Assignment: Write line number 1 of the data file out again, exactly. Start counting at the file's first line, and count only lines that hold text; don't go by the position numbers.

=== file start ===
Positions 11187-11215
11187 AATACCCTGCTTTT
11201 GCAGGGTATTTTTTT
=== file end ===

Positions 11187-11215